śrī-bhagavān uvāca
su-durdarśam idaḿ rūpaḿ
dṛṣṭavān asi yan mama
devā apy asya rūpasya
nityaḿ darśana-kāńkṣiṇaḥ

Translation of Bhagavad Gita 11.52

The Supreme Personality of Godhead said: My dear Arjuna, this form of Mine you are nowseeing is very difficult to behold. Even the demigods are ever seeking the opportunity to see this form, which is so dear.

Commentary by Sri A.C. Bhaktivedanta Swami Prabhupada of Gaudiya Sampradaya:

In the forty-eighth verse of this chapter Lord Krishna concluded revealing His universal form and informed Arjuna that this form is not possible to be seen by so many pious activities, sacrifices, etc. Now here the word su-durdarsham is used, indicating that Krishna’s two-handed form is still more confidential. One may be able to see the universal form of Krishna by adding a little tinge of devotional service to various activities like penances, Vedic study and philosophical speculation. It may be possible, but without a tinge of bhakti one cannot see; that has already been explained. Still, beyond that universal form, the form of Krishna with two hands is still more difficult to see, even for demigods like Brahma and Lord Shiva. They desire to see Him, and we have evidence in the Srimad-Bhagavatam that when He was supposed to be in the womb of His mother, Devaki, all the demigods from heaven came to see the marvel of Krishna, and they offered nice prayers to the Lord, although He was not at that time visible to them. They waited to see Him. A foolish person may deride Him, thinking Him an ordinary person, and may offer respect not to Him but to the impersonal “something” within Him, but these are all nonsensical postures. Krishna in His two-armed form is actually desired to be seen by demigods like Brahma and Shiva.

In Bhagavad-gita (9.11) it is also confirmed, avajananti mam mudha manusim tanum asritah: He is not visible to the foolish persons who deride Him. Krishna’s body, as confirmed by Brahma-samhita and confirmed by Krishna Himself in Bhagavad-gita, is completely spiritual and full of bliss and eternality. His body is never like a material body. But for some who make a study of Krishna by reading Bhagavad-gita or similar Vedic scriptures, Krishna is a problem. For one using a material process, Krishna is considered to be a great historical personality and very learned philosopher, but He is an ordinary man, and even though He was so powerful He had to accept a material body. Ultimately they think that the Absolute Truth is impersonal; therefore they think that from His impersonal feature He assumed a personal feature attached to material nature. This is a materialistic calculation of the Supreme Lord. Another calculation is speculative. Those who are in search of knowledge also speculate on Krishna and consider Him to be less important than the universal form of the Supreme. Thus some think that the universal form of Krishna which was manifested to Arjuna is more important than His personal form. According to them, the personal form of the Supreme is something imaginary. They believe that in the ultimate issue, the Absolute Truth is not a person. But the transcendental process is described in Bhagavad-gita, Chapter Four: to hear about Krishna from authorities. That is the actual Vedic process, and those who are actually in the Vedic line hear about Krishna from authority, and by repeated hearing about Him, Krishna becomes dear. As we have several times discussed, Krishna is covered by His yoga-maya potency.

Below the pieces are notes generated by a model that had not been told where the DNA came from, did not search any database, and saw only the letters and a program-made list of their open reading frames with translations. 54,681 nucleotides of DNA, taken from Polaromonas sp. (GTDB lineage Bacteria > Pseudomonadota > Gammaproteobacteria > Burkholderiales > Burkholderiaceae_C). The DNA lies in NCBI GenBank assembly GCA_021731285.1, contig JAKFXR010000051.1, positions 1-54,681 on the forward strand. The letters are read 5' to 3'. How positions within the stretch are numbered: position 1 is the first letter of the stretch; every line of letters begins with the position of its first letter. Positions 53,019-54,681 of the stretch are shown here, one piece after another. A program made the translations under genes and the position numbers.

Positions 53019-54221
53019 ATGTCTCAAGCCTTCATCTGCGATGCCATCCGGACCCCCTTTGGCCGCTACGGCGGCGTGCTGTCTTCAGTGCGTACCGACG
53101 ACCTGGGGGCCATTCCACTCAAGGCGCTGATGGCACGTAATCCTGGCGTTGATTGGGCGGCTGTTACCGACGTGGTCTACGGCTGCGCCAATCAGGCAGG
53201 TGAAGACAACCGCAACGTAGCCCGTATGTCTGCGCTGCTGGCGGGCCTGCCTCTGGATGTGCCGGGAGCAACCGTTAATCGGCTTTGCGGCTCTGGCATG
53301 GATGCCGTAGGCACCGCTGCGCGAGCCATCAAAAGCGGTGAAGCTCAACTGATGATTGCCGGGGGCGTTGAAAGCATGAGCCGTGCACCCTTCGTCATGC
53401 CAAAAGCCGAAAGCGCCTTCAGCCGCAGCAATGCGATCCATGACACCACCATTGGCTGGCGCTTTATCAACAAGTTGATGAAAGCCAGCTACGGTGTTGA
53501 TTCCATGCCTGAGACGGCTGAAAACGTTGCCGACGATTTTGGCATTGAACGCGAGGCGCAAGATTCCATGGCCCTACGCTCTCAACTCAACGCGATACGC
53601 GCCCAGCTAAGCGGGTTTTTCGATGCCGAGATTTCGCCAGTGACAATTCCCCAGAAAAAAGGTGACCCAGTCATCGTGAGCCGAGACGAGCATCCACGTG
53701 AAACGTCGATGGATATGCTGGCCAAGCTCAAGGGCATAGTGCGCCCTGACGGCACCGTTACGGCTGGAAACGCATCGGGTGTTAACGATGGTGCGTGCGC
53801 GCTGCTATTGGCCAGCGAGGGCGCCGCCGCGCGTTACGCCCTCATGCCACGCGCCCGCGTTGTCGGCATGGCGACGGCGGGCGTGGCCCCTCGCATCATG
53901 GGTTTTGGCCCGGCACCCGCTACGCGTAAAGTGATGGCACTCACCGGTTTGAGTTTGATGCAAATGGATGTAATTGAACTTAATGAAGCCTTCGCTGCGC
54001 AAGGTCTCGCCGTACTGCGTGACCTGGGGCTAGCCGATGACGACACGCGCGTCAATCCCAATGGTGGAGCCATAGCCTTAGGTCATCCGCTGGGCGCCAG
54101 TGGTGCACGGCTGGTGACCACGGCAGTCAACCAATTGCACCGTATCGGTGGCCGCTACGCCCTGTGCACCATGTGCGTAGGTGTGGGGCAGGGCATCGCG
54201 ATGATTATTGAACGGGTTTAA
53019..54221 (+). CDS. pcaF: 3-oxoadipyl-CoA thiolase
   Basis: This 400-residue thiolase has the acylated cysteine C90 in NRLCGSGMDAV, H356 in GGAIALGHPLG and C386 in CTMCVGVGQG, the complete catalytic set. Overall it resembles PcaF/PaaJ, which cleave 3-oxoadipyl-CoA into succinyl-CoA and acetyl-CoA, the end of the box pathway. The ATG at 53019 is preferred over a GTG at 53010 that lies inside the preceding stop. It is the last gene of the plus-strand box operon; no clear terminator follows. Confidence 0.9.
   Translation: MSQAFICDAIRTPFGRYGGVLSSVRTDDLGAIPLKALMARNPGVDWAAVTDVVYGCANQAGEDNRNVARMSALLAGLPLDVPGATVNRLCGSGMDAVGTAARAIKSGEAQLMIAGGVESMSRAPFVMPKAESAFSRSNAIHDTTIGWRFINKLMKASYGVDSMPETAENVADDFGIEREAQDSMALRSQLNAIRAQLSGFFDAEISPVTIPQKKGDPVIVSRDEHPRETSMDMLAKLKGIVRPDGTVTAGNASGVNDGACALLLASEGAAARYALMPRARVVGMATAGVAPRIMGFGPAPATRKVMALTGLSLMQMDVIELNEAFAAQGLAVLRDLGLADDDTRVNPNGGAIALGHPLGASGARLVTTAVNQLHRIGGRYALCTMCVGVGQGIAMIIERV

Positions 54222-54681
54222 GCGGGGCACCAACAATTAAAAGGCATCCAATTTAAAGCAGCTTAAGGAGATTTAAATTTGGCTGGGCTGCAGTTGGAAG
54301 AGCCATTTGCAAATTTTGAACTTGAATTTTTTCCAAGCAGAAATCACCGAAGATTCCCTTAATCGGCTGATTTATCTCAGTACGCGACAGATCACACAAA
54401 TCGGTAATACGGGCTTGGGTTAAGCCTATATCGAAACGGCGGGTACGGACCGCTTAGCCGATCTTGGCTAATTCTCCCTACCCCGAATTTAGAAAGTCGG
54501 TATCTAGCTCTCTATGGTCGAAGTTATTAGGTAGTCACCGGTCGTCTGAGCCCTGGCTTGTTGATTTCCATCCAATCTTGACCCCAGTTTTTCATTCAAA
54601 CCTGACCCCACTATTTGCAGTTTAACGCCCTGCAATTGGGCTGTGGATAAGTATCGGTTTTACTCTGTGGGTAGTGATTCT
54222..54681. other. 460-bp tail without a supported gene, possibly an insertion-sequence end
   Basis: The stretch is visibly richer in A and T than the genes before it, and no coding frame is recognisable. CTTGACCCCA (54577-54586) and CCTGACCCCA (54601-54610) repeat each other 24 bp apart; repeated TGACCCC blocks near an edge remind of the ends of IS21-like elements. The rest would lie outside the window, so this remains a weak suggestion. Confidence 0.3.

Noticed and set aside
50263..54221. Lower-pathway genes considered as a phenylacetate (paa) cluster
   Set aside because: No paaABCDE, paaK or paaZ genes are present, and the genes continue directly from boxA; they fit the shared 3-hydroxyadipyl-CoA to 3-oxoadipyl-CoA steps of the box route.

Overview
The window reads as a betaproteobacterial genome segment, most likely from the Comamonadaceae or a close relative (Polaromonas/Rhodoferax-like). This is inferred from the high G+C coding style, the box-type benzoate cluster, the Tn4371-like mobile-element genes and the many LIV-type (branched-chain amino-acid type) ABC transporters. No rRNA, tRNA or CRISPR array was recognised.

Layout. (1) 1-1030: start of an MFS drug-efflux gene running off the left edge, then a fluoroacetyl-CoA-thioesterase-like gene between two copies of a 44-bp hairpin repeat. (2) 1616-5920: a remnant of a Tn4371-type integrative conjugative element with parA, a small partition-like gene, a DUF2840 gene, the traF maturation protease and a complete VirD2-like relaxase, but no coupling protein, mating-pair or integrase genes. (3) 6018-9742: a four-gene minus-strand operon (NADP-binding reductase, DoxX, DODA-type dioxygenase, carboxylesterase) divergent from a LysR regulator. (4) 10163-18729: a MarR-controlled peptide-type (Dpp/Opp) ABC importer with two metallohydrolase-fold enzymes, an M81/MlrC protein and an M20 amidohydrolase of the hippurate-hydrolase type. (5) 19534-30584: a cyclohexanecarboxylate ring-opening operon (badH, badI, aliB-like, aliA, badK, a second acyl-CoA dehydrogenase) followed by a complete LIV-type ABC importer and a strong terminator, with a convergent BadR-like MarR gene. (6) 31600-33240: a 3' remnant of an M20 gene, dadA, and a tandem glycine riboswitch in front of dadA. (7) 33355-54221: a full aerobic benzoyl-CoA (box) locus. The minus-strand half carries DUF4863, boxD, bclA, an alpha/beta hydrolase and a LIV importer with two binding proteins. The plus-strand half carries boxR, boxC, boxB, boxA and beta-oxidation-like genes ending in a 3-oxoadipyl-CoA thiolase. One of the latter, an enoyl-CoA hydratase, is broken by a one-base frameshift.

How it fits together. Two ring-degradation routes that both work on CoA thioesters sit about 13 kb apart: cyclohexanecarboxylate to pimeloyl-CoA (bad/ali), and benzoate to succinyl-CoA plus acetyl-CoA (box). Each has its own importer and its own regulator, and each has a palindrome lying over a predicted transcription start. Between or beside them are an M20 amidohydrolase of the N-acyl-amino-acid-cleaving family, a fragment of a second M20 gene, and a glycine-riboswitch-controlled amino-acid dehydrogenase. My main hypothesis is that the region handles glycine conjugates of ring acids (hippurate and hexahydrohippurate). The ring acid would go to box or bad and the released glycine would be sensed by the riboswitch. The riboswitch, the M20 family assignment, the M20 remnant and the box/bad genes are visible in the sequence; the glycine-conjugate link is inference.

He is not to be seen or revealed to anyone and everyone. Only by one to whom He reveals Himself can He be seen. This is confirmed in Vedic literature; for one who is a surrendered soul, the Absolute Truth can actually be understood. The transcendentalist, by continuous Krishna consciousness and by devotional service to Krishna, can have his spiritual eyes opened and can see Krishna by revelation. Such a revelation is not possible even for the demigods; therefore it is difficult even for the demigods to understand Krishna, and the advanced demigods are always in hope of seeing Krishna in His two-handed form. The conclusion is that although to see the universal form of Krishna is very, very difficult and not possible for anyone and everyone, it is still more difficult to understand His personal form as Shyamasundara.